At the beginning of this month, my first professional publication was published in Clarkesworld 77: a short story titled “The Wanderers.” (It’s available to read or listen to free through the Clarkesworld website.) The story is about a group of sadistic aliens who come to Earth after viewing some of our movies and news broadcasts. As members of a violent society, they are drawn to our planet’s violent nature; their favorite transmissions have been our gory horror films, and they intend to conquer us, as we will prove a better challenge than their masochistic subjects on their home planet. When they reach Earth, however, they find their plans thwarted.
Now I have always liked a certain kind of alien story, one that focuses less on action and more on the alien sensibility, on the way aliens might see us, ways they may differ from and, perhaps a more intriguing sentiment, complement us. Thus, in honor of my first pro publication, I bring you ten of my favorite alien stories; innovative stories which concern the presence of alien life.
1.”Beautiful Boys” by Theodora Goss
A scientist investigates and studies the presence of alien life here on Earth in the form of attractive men and becomes involved with one of her study’s participants. The aliens in “Beautiful Boys” are less literal aliens and more an attempt to explain the irresistibility some men seem to exude. The main character, an intensely rational woman, tries to give a scientific explanation to otherwise inexplicable emotions. A definite contender for this year’s Hugo award for Best Short Story.
Lightspeed (February 2013)
. EscapePod 107
. Originally appeared in Asimov’s Science Fiction
, June 2006.
A failed, cult television show called Invasion of a Small World may or may not really be an alien transmission. This story leaves all of the questions it asks unanswered, and though no physical aliens appear in the story, the storytelling style of a feature-type news story provides an unbiased and interesting way to absorb the story.
The most refreshing aspect of Das’ “muo-ka’s Child” is the depiction of alien life. When the main character, Ziara, lands on a foreign planet, she is saved by an alien life form named muo-ka, who becomes a parent to her. The relationship between them, which is both very similar and much different from our own parent-child relationships, proves, in the end, to be both touching and a tad unnerving.
4. “Think like a Dinosaur” by James Patrick Kelly
Michael works for an alien species called the Hanen, who have acquired the nickname dinosaurs because of their dinosaur-like appearance; Michael’s job is to facilitate human teleportation to the Hanen’s planet. The teleportation in “Think like a Dinosaur” works by creating a duplicate copy of the person and then destroying the original, but when the transfer goes wrong, Michael is supposed to “balance” the equation and kill the young woman’s extra copy. This story explores the dark side of technological advancement and asks what might threaten our humanity in the face of that advancement.
Eclipse Three and What I Didn’t See: And Other Stories
A young woman is sent away to a boarding school whose inhabitants are tortured and essentially stripped of their humanity. The reader isn’t aware that “The Pelican Bar” is an alien story, or even a speculative story at that, until the last couple of paragraphs, and though I hate to ruin the surprise, Fowler’s withholding of this information makes this one of the most innovative stories I have ever read, period.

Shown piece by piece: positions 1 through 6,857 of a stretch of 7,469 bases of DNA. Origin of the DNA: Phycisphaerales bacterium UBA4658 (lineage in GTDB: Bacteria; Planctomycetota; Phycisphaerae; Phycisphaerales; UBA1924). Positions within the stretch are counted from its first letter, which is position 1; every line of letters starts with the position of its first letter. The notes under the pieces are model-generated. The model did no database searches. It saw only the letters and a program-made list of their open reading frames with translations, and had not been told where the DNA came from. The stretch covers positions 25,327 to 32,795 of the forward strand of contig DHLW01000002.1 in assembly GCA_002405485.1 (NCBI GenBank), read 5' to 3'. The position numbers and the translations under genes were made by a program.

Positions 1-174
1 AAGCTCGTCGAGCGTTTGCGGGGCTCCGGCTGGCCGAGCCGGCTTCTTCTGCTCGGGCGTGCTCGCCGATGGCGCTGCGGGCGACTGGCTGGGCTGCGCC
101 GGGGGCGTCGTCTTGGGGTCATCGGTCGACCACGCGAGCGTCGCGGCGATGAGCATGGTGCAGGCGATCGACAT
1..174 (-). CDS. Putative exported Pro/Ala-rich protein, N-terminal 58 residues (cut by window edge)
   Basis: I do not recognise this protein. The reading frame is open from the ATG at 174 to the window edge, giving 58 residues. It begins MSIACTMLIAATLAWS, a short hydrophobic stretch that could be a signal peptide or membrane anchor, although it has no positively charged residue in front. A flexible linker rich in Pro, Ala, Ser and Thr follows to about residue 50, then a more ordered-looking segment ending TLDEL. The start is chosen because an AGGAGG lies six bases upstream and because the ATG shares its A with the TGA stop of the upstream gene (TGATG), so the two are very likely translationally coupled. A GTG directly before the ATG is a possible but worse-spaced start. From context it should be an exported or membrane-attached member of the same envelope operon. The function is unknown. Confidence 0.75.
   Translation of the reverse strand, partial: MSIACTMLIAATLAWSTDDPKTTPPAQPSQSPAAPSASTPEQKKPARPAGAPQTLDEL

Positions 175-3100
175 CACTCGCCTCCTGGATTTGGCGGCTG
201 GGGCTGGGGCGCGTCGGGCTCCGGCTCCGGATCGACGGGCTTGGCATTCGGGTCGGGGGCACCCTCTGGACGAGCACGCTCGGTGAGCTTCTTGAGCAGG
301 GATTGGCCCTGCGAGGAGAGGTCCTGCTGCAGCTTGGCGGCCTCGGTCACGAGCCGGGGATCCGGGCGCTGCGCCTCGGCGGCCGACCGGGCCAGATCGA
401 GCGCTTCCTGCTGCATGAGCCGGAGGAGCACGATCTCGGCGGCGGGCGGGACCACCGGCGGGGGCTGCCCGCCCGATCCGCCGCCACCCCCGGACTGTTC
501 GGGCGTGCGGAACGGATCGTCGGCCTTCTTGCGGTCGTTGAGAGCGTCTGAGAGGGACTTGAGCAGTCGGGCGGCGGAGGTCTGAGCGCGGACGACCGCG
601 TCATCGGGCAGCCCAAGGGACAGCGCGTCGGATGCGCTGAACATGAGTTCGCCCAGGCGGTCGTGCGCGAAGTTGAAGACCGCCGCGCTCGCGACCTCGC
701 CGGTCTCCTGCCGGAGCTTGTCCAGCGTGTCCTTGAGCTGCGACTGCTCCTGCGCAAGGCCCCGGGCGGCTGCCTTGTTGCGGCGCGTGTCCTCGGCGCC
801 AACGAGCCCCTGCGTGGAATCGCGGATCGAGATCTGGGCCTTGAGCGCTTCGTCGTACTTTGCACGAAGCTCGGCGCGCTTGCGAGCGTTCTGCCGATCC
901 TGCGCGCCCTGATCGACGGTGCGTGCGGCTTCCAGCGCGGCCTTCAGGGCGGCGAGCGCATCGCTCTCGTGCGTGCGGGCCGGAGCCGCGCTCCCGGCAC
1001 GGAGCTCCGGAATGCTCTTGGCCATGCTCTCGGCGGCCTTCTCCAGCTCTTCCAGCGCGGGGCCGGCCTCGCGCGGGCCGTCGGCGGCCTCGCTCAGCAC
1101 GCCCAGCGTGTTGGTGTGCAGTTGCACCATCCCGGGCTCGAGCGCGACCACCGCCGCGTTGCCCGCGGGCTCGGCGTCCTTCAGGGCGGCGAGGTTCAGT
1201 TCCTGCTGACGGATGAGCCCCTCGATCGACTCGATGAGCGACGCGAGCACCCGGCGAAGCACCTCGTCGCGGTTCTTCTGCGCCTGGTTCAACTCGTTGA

SciFiction. Originally appeared in The Magazine of Fantasy and Science Fiction.
Sheldon/Tiptree’s “The Women Men Don’t See,” the oldest story on this list, is told from the point-of-view of an American government agent named Don, whose plane crashes with a woman named Ruth Parsons and her daughter aboard. Throughout the story, the man thinks he knows how the women will behave and is agitated when the women do not act panicked or helpless. Although the aliens in this story are present only briefly, it is what they represent that makes this story one of the best I’ve ever read.
7. “Light and the Sufferer” by Jonathan Lethem
While a young man tries to help his drug-addicted brother, they are trailed by one of the strange aliens called sufferers which are ubiquitous in the story’s world. The aliens here, sphinx-like and unexplained, are treated more like scenery than an integral part of the plot and become a conduit for people’s desire to attach meaning and find a reason for all things in life.
Abandoned on an alien planet for murdering a woman, the main character of “The Far Oasis,” a man called Sikes, mercilessly hunts and kills the planet’s creatures, called Geets, performing an artificial selection experiment in an attempt to recreate in the slightly-humanoid creatures the features of the woman he killed, as well as his own likeness. A haunting, disturbing story.
9. “Story of Your Life” by Ted Chiang
Beautiful and heart-wrenching, “Story of Your Life” does a great job describing what it might be like to try and communicate with aliens who do not speak our language, or a language anything like ours. Told from the point-of-view of a linguist given the task of figuring out how to communicate with the aliens, the alien visitation here is much more complex and realistic than in any other story I’ve ever read.
10. “Gone” by John Crowley
The aliens who visit Earth in “Gone” offer to complete chores in exchange for a checkmark on a “Good Will Ticket,” the meaning of which is never quite figured out. A woman struggling with retrieving her children from her ex-husband who has taken them waits for them to visit her. An optimistic story, which is always a rare find.
And Helena Bell’s “Robot,” which I discovered the day after I composed this list, certainly deserves mention. The aliens in this story are utilized by people as caregivers for the disabled. Told in an imperative style, “Robot” is reminiscent of Jamaica Kincaid’s “Girl.”